Oct 8, 2013 9:59 AM by Maddie Garrett
It's day eight of the government shutdown, and the pressure is on for a vote to end it. On Tuesday, the focus is on Democrats and Republicans in the House, to see if there will be enough votes to support a budget with no strings attached, specifically leaving the Affordable Healthcare Act intact.
The goal for many on Capitol Hill is to get government workers back on the job with paychecks. And while hundreds of thousands of defense workers are back at work Tuesday, they're still not getting paid.
"it still is frustrating not knowing when that paycheck is actually going to come," said Macarioa Mora, a civilian worker at Luke AFB.
The fallout from the government shutdown is spreading, and it's not just federal workers feeling the pain. At a restaurant near the IRS, the tables sit empty on what would normally be a packed day. With few people manning the IRS, there's no one to come in and spend money at the restaurant.
Sharita West is a waitress there, she makes just over $2 an hour, relying on tips to make up the bulk of her income. She said this past week, her tips aren't enough to pay her bill.s
"I had a day where I made like nine bucks total," said West.
But there doesn't seem to be a clear end in sight. Right now, Washington's not talking.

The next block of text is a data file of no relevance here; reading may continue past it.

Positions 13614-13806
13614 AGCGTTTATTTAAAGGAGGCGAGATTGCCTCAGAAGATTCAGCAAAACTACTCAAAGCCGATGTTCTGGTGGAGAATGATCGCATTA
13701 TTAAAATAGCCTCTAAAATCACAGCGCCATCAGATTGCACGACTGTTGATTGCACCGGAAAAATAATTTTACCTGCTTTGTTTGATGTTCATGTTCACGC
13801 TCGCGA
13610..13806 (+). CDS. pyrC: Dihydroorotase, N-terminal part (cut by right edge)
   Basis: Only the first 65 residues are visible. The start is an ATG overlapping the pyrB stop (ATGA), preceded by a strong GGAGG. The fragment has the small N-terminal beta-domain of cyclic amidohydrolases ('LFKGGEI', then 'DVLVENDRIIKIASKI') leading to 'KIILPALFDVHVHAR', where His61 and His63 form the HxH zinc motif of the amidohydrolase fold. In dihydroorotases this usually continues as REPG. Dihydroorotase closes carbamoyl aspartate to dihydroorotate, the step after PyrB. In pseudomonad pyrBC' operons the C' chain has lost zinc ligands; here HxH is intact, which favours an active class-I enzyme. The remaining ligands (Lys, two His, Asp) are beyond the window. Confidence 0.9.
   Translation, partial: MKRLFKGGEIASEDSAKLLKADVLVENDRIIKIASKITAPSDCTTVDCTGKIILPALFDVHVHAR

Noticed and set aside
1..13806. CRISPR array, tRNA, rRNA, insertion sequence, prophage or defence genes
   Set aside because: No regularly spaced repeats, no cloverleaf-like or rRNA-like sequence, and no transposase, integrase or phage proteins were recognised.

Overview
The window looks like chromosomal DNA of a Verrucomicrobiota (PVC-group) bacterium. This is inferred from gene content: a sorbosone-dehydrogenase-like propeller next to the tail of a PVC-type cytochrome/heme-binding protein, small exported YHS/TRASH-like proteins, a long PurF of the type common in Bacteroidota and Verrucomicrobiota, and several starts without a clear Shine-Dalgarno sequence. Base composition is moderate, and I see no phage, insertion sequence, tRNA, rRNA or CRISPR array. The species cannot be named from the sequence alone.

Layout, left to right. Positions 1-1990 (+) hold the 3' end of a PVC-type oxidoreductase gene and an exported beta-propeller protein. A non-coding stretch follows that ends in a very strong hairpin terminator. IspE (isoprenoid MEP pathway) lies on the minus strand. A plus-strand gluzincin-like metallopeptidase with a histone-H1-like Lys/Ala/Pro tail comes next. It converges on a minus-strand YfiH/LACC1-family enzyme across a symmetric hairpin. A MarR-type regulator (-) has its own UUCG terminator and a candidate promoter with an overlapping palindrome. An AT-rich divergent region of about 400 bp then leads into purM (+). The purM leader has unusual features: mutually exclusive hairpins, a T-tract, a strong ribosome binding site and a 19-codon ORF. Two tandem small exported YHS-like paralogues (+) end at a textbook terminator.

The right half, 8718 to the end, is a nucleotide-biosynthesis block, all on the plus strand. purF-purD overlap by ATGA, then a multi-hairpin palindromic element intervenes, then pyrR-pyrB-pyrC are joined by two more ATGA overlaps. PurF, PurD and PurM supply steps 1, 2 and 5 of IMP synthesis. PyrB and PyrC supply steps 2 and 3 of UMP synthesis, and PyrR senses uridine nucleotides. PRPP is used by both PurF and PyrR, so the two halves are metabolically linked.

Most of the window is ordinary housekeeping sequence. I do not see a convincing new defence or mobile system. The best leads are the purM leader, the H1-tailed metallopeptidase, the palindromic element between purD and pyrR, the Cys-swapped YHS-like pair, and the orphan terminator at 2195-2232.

House Speaker John Boehner (R-Ohio) had this to say on the House floor, "Really, Mister President, it's time to have that conversation before our economy is put further at risk."
President Obama said he'll only negotiate when health care's off the table. By NBC's count, as many as 21 Republicans may join Democrats in supporting a budget with no strings attached.
On that, President Obama said, "Call a vote right now, and let's see what happens."
But for now, the House is working piece by piece, restoring funding to the FDA and approving back pay for furloughed workers. Senate Democrats are expected to largely ignore both bills, focusing solely on a budget to get the entire government back in business.
The Senate is also working on a plan to raise the debt limit, with the deadline fast approaching on October 17th. Economists say if Congress doesn't act, and the nation defaults on its debt, the fall-out could be even more detrimental than the shutdown.